Road Maps

Submitted on Aug 24, 2023 by  Red40something

What's the road map?

I have a bunch of useless random facts in my head. Sometimes they live there to amuse me, sometimes they connect dots for me at odd times. Have you ever heard of an isochrone map? An isochrone map is a type of map that shows the areas that can be reached within a certain amount of time. Slightly different is a flow map: these usually show movement or migration from one place to another. Time and direction.

Life doesn't come with a road map or playbook and folks tend to think it would be better if it did. I can agree - to a point. We have them in some forms already. Think the "For Dummies" book series (Math for Dummies or Dating for Dummies), or all the self-help videos and tapes or seminars. At one point I really thought I wanted a road map for this life with HIV. Like, really, really wanted a road map. I wanted more than just "you're not going to die." I wanted someone to show me how to navigate life with HIV in ways that made sense to me and my life. It was crazy frustrating to have someone say "it gets easier" without the HOW part of that happening. It did not help much that in the beginning I was surrounded by men with a totally foreign lifestyle than mine and the one woman I was introduced to was 20 years older than me, white, had been married throughout her entire diagnosis and the only thing we had in common was XX chromosomes. Talk about divergent journeys! Even as I couldn't relate, I could appreciate that she was willing to try to help me.

I'm not alone. I hear the same questions in support groups, and online queries and in conversations with peers: What are the medications' side effects? Do I have to tell my job? How am I going to tell my family? What will my friends say? Is anybody going to want me? Am I going to die? How am I supposed to live with HIV?

What I've learned is, as much as it feels like we want a turn-by-turn map of how to navigate this life, there shouldn't be one. Not cannot be one, not couldn't – shouldn't. While I stand behind and fully believe in supporting each other and lifting each other before we fall, no one should have life with HIV handed to them in a pat manner that isn't a personal journey. Otherwise, how do we gain wisdom? How do we learn to course correct and grow from challenges and mistakes? If you are walking someone else's footpath, whose life would you be living? Would you be thriving in confidence or surviving in complacency?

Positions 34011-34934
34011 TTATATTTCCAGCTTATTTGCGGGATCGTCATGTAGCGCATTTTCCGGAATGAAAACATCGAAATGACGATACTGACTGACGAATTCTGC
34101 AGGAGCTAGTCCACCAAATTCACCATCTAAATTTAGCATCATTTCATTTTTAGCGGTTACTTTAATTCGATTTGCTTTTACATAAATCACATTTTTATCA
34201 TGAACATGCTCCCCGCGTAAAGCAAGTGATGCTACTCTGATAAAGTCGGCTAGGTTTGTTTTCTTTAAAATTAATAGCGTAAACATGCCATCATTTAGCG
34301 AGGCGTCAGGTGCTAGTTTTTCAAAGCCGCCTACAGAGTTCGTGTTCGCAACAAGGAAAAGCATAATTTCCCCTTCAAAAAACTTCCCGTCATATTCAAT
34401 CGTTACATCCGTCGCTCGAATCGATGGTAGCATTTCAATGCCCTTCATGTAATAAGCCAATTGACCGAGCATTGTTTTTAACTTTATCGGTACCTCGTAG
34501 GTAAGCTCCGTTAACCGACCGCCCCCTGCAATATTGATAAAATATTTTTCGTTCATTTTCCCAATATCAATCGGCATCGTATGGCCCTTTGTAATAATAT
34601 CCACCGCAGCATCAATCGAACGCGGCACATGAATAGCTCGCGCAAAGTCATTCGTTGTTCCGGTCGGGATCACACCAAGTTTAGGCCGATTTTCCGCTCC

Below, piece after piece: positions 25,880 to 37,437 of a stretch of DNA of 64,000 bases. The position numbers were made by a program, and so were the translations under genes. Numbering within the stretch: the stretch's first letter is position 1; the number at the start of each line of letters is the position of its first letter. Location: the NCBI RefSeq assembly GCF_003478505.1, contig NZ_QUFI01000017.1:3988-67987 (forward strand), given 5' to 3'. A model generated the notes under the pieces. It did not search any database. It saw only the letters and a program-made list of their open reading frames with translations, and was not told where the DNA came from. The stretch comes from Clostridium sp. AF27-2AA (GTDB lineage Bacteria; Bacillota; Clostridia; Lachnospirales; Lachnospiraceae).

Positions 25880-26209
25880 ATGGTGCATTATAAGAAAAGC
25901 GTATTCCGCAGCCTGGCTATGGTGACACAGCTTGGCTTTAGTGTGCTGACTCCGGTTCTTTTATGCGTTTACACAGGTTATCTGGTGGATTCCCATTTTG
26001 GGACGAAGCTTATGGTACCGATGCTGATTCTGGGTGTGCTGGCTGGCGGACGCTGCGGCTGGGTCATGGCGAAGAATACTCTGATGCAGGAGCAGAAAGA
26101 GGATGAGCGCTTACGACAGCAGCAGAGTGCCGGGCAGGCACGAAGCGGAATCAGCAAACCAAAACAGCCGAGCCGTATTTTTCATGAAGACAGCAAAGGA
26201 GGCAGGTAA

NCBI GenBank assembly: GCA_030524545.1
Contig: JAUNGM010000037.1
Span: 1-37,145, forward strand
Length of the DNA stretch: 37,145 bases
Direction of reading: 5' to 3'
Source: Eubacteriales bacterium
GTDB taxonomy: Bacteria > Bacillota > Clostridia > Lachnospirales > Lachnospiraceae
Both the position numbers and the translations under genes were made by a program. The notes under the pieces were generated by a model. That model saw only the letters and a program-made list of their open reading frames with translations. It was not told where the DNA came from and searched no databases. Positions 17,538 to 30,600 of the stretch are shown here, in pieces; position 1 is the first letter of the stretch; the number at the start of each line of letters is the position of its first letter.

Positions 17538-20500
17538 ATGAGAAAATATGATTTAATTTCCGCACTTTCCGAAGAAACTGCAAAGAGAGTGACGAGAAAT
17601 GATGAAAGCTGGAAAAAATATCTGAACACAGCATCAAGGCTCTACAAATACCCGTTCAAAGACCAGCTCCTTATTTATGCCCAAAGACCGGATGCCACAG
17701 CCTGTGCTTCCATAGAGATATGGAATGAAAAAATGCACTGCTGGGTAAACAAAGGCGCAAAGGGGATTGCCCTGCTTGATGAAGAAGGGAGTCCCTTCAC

We all deserve to have a village to support us. We all deserve to get accurate, informative information. There absolutely should be examples for us to live by so we don't have to learn everything the hard way. Listen- water is always gonna be wet, so why keep turning down dead-end streets trying to learn something? Take the good advice when you can get it! For all of that though, someone else's journey is not yours. You have to follow your own flow when it comes to getting comfortable with HIV. Just because Debbie Diagnosis went public with her status as soon as she found out doesn't mean you ever have to if it's not right for your life. While Healed Holly has found that meditation and sunflowers bring her back to center when faced with stigma, that doesn't mean cussin' and fussin' isn't healing for you. (I regularly cuss and fuss!) Most of all there is no time limit! When people say you should be 'over' something or you should be 'past it already,' know it's because they are not you and have never experienced what you are in a way they can identify with. Living with HIV is as much a passage through a grief process and process of change as it is a medical diagnosis. There is grief for what was and for what may be. You cannot expect to be who you were and who you are going to be at the same time. Take your time.


Several maps.

I say all that to say there is no wrong way to do this. Some of us got here through an unexpected circumstance, some through trauma, and we as individuals have to learn and grow from that. While I wish a smoother path for you, even self-destructive behavior can be a part of getting to know yourself within a life with HIV. I just pray that phase passes quickly without leaving permanent damage. Arriving somewhere on your own doesn't mean you did it alone. It just means you took the trip.

Be well. You matter.

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